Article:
Bluewater Wind is willing to take on some of the financial risk of building a wind-power farm off the Delaware coast.
This comes after the Delaware Public Service Commission staff report suggested costs of buildng the plant would hit rate-payers hard.
The proposal also calls for a gas-fired power plant to back up wind generators.
The initial proposal had indicated the project would bring stability to electric bills.
The report indicated Delmarva customer bills would go up by more than $50 a month, with the Bluewater project and shift risks to the utility’s ratepayers.
Jim Lanard, a spokesman for Bluewater, said the report is based on a worst-case scenario in terms of rising costs for steel, generating equipment and other items.
Lanard says Bluewater is willing to put a ceiling on those worst-case costs in an effort to move the project forward.
According to Lanard, Delmarva Power came to the negotiating table as an unwilling partner and insisted on a number of provisions to protect its interests.
The Bluewater spokesman went on to suggest that it could be time to negotiate a deal between the Public Service Comission and Bluewater, rather than continue to deal with Delmarva.
Delmarva spokesman Bill Yingling disagreed with that assessement.
“Everything we have done has been in the interest of our ratepayers,” he said.
Yingling noted that a Delaware mandate to eventually derive 20 percent of its energy from alternative sources will have an impact on the all constituences.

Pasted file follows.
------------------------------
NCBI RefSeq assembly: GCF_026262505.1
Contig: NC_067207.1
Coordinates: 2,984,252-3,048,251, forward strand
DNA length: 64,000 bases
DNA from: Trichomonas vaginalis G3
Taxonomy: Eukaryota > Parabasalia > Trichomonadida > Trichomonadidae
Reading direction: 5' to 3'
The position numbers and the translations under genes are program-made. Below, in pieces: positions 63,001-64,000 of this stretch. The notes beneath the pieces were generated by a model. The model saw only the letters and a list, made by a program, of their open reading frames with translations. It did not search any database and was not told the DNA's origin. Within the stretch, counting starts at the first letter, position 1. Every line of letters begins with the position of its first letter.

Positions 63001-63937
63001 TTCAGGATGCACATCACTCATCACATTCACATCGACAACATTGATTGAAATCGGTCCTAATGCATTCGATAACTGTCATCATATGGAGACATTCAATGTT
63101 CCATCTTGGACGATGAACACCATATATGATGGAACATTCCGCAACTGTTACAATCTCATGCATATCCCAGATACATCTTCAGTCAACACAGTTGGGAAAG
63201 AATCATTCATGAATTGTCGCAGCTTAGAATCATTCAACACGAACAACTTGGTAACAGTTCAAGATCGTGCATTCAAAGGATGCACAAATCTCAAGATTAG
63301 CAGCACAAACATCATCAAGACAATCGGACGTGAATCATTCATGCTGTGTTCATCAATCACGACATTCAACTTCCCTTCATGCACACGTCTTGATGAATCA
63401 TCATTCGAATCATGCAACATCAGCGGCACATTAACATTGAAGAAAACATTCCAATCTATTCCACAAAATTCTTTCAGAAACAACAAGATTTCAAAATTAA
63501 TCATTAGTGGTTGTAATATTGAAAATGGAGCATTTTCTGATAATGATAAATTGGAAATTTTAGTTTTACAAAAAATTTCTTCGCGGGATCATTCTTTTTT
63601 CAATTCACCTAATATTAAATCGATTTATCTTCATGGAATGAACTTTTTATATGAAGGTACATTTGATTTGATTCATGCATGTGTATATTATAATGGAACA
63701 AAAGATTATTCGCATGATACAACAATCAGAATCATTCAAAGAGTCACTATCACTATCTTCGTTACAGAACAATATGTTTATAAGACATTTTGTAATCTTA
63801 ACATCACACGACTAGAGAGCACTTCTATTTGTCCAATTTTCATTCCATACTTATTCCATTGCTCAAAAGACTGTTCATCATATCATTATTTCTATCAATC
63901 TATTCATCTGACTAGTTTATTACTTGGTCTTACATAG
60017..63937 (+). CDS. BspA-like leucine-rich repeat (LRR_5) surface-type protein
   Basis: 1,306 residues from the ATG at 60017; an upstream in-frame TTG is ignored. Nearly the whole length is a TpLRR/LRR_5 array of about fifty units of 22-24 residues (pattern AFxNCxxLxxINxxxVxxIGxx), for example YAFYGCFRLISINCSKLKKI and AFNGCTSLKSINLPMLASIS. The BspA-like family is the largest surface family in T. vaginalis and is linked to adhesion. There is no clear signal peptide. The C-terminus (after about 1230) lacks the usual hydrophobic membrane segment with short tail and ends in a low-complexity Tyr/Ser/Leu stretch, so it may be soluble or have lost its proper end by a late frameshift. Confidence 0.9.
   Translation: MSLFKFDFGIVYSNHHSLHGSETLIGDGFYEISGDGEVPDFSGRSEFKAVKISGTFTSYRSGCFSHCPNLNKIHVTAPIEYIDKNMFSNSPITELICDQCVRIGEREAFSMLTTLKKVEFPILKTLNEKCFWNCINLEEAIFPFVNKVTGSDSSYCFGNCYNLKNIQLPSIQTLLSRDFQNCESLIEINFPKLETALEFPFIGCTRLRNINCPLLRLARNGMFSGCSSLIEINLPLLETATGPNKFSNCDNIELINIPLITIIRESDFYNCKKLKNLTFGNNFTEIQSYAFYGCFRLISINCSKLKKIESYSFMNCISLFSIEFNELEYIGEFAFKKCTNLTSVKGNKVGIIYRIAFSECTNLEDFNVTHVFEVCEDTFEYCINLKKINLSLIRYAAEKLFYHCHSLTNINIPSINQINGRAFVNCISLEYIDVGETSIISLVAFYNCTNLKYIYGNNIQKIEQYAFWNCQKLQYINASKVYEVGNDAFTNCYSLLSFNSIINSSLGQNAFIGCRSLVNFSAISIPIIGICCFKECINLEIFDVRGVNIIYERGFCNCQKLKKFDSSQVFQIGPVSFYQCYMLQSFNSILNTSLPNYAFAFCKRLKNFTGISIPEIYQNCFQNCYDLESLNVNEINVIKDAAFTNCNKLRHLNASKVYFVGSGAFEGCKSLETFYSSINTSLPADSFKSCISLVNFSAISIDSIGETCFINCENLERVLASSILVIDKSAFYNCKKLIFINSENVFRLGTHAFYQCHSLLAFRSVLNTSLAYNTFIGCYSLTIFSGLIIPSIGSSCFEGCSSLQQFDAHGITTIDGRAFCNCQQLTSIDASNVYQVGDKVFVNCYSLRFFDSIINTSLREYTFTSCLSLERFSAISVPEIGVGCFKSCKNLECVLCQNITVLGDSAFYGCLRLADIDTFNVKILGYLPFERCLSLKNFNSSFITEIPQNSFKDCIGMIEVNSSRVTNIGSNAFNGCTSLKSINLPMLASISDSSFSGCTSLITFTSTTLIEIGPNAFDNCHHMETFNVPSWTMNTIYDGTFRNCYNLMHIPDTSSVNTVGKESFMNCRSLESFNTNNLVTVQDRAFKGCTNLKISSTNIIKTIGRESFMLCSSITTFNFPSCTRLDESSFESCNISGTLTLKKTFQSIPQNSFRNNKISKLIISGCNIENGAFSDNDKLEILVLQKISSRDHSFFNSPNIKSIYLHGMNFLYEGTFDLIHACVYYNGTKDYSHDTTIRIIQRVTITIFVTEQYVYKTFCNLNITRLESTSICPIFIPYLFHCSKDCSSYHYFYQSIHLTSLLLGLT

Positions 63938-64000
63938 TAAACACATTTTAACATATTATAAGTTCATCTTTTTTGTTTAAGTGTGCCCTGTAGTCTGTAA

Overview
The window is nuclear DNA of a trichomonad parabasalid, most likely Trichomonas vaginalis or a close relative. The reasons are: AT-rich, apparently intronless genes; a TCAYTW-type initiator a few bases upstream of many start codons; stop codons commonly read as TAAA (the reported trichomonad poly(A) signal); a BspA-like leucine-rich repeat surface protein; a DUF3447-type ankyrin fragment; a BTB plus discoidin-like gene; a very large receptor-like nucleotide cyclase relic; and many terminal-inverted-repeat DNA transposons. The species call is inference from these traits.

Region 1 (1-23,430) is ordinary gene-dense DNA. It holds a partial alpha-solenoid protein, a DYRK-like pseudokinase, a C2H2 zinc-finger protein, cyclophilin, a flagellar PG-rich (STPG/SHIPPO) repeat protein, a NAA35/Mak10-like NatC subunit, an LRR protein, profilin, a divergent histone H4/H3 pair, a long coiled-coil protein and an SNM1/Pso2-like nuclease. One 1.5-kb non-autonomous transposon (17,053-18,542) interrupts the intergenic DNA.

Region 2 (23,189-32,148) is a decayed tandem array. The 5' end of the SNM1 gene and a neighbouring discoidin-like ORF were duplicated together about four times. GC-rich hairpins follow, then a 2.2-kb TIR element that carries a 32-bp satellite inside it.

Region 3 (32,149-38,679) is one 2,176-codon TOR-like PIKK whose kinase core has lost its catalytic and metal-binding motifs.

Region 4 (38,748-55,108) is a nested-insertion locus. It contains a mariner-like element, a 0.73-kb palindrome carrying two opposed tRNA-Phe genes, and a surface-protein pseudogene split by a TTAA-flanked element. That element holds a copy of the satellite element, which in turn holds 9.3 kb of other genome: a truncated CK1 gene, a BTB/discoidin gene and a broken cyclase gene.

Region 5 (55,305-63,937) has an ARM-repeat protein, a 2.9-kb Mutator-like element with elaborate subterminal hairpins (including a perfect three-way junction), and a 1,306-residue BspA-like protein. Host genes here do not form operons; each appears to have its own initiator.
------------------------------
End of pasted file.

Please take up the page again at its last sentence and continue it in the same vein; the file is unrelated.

He suggested that a competitive process to obtain that energy from competitive bidding, rather than building the effort around the Bluewater proposal, has support in the business community.
He went on to point out that the power grid is regional in scope, making state-specific projects less desirable.
The PSC report cited rising costs for steel, generating equipment and other items as reasons for the rising cost of the project. It also indicated that expected delays in getting the project into operation would further boost costs.
One factor affecting costs is the falling U.S. dollar, since the technology for the project comes from Europe.
Asked whether projections of continuious increases in non-oil commodity costs were realistic, given the fact that an economic slowdown or new capacity would increase supply, Lanard said the PSC staff had to look at worst-case scenarios in working to protect ratepayers.
The 90-page report drew questions from supporters of the project who questioned whether the PSC was making apples to apples comparisons, since any form of generating capacity would face rising costs.
Backers of the proposal have claimed lobbying efforts by the utility have turned legislators and others against the project.
31 October 2007
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